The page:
Wear edge in the cylinder liner and why we need to remove it?

Wear edge is formed in the top position of the upper piston ring when the cylinder liner is worn after many thousands of hours of service or from abnormal running conditions, such as scuffing or corrosion.

Piston top in TDC

With heavily worn cylinder liners, it is a necessity to remove the edge prior pulling out the piston, otherwise the piston will not pass and in most cases will lift the cylinder liner. If this happens, will then have to pulled the cylinder liner in order to renew the O-rings.

Some of the engine manufacturers, recommends that these wear edges to be removed when replacing the piston rings and a groove to be created by milling or grinding in the upper part of the cylinder liner, as this will prevent the build-up of a new wear ridge.

Moreover, it has been noticed quite severe conditions when newly fitted piston rings are run in a cylinder liner with an existing wear edge, where the upper piston ring hammers against the wear edge at every piston stroke until the ring becomes chamfered at the top and collapses.

Chamfer on top ring
Chamfered top piston ring

MAN Diesel in cooperation with Chris Marine from Sweden, have developed a milling procedure for the reconditioning of the cylinder liners of large bore diesel engines by using a VKS type Chris Marine milling machine.

Chris Marine milling machine in working position

The job it will take around 1 hour or more, depending on the operator experience, and the most time consuming is the assembling and calibrating of the equipment as it must be in a perfect centered position. In approximately 15 minutes, the tool cuts a fine groove in the cylinder liner exactly in the desired position, but attention must be paid as the upper piston ring should not extend more than 2 mm above the lower groove edge.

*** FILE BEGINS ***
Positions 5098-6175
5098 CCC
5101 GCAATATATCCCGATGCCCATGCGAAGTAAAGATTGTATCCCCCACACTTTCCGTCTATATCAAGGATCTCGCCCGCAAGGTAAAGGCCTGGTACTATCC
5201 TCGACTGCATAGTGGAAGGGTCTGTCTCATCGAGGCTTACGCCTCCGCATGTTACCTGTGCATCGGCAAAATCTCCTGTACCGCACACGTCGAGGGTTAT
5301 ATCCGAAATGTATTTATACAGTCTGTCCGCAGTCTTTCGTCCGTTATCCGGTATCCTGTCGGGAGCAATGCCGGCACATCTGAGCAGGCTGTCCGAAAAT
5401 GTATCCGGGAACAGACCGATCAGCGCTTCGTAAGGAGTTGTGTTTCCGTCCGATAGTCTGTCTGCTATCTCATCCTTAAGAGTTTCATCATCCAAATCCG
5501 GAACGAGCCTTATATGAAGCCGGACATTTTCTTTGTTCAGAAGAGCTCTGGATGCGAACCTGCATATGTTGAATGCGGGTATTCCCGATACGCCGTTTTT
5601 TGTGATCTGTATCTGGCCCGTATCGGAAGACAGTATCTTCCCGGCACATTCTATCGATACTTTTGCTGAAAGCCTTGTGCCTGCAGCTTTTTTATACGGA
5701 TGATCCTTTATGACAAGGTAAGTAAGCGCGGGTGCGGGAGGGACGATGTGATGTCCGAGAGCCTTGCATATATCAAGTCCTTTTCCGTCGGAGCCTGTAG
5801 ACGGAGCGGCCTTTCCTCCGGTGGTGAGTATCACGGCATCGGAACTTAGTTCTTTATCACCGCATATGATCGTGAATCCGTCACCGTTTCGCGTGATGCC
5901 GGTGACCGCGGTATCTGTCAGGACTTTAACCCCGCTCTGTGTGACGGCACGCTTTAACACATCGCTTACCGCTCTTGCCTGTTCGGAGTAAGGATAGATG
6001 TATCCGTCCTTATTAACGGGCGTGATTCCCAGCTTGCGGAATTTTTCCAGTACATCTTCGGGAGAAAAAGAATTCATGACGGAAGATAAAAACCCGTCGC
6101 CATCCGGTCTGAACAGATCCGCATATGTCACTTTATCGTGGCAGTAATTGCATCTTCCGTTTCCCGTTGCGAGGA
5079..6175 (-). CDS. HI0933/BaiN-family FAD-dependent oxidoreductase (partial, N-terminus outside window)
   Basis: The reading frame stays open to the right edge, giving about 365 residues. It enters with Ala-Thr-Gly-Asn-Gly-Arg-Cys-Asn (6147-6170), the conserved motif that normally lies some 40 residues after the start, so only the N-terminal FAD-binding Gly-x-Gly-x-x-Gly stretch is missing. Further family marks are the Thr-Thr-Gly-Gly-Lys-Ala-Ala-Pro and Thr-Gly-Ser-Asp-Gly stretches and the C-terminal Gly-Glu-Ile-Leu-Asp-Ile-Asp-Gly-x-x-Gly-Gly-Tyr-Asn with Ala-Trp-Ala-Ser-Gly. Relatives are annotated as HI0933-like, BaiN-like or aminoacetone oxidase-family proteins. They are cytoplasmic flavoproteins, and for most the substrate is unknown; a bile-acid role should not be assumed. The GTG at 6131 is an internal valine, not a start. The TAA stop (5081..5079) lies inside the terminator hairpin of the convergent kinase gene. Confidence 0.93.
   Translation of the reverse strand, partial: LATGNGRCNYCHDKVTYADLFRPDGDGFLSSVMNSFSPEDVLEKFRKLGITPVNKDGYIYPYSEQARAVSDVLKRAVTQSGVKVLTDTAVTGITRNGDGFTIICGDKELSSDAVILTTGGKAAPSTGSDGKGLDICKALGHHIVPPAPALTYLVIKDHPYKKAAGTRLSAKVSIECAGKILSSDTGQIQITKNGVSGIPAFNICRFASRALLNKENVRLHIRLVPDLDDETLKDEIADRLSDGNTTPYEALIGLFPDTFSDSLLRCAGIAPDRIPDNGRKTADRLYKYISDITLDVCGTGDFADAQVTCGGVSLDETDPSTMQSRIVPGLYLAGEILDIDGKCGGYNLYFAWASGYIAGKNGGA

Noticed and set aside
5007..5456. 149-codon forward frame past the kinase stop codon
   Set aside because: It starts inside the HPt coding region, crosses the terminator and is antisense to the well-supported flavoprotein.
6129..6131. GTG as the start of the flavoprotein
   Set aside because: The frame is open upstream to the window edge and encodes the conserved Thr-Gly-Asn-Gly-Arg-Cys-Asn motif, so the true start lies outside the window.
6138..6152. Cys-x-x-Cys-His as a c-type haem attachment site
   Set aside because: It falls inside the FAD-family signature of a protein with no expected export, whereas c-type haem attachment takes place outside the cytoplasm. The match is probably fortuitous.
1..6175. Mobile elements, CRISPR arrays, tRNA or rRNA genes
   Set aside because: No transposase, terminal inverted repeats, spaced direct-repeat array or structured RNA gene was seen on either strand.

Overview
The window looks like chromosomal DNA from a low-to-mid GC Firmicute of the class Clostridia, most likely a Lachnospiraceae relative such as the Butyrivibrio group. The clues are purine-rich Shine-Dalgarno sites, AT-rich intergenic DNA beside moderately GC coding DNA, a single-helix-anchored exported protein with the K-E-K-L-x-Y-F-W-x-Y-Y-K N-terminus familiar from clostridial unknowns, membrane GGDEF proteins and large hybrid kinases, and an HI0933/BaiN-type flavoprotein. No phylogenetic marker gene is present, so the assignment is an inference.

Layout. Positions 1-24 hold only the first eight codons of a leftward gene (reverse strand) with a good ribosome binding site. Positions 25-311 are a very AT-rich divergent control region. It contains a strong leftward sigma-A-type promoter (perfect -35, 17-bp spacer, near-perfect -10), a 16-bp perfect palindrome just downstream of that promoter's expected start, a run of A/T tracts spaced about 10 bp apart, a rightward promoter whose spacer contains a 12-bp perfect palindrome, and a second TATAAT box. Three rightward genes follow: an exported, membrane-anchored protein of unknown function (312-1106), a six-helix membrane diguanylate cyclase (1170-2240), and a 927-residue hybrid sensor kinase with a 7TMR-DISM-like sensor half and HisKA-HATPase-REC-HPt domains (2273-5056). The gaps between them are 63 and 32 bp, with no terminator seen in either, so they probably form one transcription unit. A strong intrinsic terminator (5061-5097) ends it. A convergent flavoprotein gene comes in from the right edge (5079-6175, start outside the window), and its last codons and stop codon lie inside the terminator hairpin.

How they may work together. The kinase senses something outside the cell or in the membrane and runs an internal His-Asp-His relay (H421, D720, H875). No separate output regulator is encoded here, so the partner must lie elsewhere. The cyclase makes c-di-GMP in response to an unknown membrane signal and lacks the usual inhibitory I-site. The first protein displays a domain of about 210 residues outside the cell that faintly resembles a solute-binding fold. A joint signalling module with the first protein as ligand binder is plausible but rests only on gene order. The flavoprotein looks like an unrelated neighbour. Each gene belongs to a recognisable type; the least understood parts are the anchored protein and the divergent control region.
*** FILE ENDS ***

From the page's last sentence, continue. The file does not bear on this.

Source: Chris Marine

However, not every vessel is equipped with such a tool and if such equipment is not available, an angle grinder with a coarse stone wheel of adequate thickness can be used. In this case, it should be noted that only a cylindrical grinding of 5 mm in height, just above the wear ridge, must be performed. The rest of the area, to the tp of the cylinder liner, will then act as a scrape down ring. The result will be good running conditions of the piston rings as the coke on the top land never touches the cylinder liner surface.

Efforts should be made to create the groove as specified before.

When hand grinding is applied with an angle grinder, it is recommended that an old piston ring is placed on top of the piston crown, and that the piston crown is turned to a position that enables the grind stone to rest on the piston ring while removing the wear ridge.

Grinding wear ridge

This method is highly recommended as although angle grinder is a very efficient tool, unfortunately it is impossible to control it vertically. This means that the cylinder liner running surface below the wear ridge can be easily damaged and often to the extent that the upper piston ring does not stand a chance of lasting the running-in period. If the piston ring collapse, gas blows by the ring, destroys the oil film and creates further blow by of the entire ring package and a scavenge fire could be the result.

MAN Diesel introduced the so-called Controlled Pressure Relief (CPR) top piston ring which highlighted the importance of removing wear ridges. The reason behind it is that the gas-tight seal of the CPR ring is susceptible to breakage in the event that a wear ridge is not removed when the piston is overhauled.

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